A bipartisan group of lawmakers is looking to officially put an end to one of America’s most controversial wars.

by Connor Echols, Responsible Statecraft

A bipartisan group of lawmakers in the House and Senate introduced a bill Thursday that would repeal the congressional authorizations for the use of force from the 1991 and 2003 Iraq wars.

The proposal will almost certainly make it through the House, where a similar measure passed each of the last two years. The question lies with the Senate, which has been wary to sign off on House repeal efforts.

American Marines taking rest.

Majority Leader Chuck Schumer (D-N.Y.) signaled Thursday that he is determined to end that trend, an urgency likely driven in part by the fact that next month will mark the 20th anniversary of the second Iraq war. “I will work with Sens. [Tim] Kaine (D-Va.) and [Todd] Young (R-Ind.) to move this bipartisan legislation to the Senate floor soon, so that the Senate can pass it quickly,” he said.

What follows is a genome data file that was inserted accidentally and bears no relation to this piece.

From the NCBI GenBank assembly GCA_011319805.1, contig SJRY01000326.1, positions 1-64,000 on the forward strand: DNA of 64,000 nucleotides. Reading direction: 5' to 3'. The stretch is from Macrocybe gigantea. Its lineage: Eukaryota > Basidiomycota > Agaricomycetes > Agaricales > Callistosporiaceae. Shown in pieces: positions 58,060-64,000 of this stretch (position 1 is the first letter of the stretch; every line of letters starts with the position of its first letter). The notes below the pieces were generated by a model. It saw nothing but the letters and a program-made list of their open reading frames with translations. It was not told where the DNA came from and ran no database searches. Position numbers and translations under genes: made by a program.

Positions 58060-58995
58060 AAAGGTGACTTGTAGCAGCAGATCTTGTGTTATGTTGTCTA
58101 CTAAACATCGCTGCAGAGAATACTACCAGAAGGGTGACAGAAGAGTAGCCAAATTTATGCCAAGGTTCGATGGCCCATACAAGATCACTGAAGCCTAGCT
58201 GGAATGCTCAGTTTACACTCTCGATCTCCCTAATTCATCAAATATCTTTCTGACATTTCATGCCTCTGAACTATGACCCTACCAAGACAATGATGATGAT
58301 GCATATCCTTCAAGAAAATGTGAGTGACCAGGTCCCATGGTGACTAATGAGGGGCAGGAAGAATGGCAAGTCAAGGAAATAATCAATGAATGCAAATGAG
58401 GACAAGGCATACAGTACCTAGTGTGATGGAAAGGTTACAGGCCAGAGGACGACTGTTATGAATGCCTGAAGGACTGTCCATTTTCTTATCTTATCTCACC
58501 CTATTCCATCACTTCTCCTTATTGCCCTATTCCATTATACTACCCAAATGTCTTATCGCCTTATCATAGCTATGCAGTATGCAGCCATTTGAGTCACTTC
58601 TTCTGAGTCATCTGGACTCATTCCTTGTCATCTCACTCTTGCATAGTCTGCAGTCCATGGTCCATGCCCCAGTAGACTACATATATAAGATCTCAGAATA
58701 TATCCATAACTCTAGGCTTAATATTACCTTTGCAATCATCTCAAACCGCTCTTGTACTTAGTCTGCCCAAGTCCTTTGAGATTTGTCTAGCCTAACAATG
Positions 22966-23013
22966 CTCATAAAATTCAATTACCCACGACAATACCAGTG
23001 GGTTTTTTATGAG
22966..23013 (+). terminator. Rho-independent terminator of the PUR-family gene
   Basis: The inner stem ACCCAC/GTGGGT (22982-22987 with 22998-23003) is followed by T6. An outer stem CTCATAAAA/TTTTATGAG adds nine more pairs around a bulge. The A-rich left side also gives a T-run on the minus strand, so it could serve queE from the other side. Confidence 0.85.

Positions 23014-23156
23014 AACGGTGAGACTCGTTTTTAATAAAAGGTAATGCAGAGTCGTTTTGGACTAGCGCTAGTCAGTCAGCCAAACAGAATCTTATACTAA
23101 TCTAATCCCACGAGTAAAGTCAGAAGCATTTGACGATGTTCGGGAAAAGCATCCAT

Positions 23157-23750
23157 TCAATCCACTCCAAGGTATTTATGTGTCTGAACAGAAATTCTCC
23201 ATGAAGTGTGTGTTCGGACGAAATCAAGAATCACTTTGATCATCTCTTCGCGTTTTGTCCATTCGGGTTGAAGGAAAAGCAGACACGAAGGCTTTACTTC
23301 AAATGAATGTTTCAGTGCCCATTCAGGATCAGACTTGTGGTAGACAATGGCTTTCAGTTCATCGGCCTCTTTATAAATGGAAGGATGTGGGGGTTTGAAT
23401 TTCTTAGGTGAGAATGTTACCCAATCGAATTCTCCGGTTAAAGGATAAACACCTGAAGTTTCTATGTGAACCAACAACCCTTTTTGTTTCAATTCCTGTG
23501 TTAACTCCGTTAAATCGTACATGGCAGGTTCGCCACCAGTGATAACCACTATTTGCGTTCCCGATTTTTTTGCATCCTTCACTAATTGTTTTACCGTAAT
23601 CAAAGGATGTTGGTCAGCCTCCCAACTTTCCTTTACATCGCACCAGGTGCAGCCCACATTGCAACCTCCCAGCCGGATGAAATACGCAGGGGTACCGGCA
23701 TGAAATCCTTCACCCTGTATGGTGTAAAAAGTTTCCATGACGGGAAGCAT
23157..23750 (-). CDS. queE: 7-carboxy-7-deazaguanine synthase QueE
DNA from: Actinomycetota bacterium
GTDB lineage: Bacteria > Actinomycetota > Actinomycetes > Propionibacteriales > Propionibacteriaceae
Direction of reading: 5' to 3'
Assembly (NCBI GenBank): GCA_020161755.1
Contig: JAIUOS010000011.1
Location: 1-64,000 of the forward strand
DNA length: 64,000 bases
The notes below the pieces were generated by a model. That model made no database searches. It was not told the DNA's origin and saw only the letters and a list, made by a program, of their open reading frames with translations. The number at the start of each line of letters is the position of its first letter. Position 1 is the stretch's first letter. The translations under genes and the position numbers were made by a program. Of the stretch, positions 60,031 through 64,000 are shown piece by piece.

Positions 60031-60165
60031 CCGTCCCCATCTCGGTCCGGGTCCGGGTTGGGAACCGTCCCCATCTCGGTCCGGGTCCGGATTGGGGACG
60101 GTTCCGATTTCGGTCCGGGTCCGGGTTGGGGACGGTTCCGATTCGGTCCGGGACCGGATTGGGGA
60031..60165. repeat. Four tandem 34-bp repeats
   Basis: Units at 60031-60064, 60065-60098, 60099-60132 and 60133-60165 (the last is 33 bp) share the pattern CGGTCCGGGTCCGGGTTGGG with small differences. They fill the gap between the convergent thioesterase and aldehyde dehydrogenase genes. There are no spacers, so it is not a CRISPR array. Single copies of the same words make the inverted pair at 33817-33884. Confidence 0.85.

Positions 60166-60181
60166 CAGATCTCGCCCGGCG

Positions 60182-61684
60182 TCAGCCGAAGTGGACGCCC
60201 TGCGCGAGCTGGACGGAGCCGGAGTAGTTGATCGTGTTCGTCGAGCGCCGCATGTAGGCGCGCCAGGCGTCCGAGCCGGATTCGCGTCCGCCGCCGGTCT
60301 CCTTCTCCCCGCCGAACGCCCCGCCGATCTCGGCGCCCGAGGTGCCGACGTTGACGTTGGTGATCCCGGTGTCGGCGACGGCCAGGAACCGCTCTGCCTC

President Joe Biden has also promised to support a repeal of the 2002 authorization, which provided a legal basis for the second Iraq war, if passed. Sponsors of the bill include Reps. Chip Roy (R-Texas), Abigail Spanberger (D-Va.), Barbara Lee (D-Calif.), Jim McGovern (D-Mass.), and Tom Cole (R-Okla.), as well as Sens. Robert Menendez (D-N.J.), Chris Murphy (D-Conn.), Mike Lee (R-Utah), and Rand Paul (R-Ky.).

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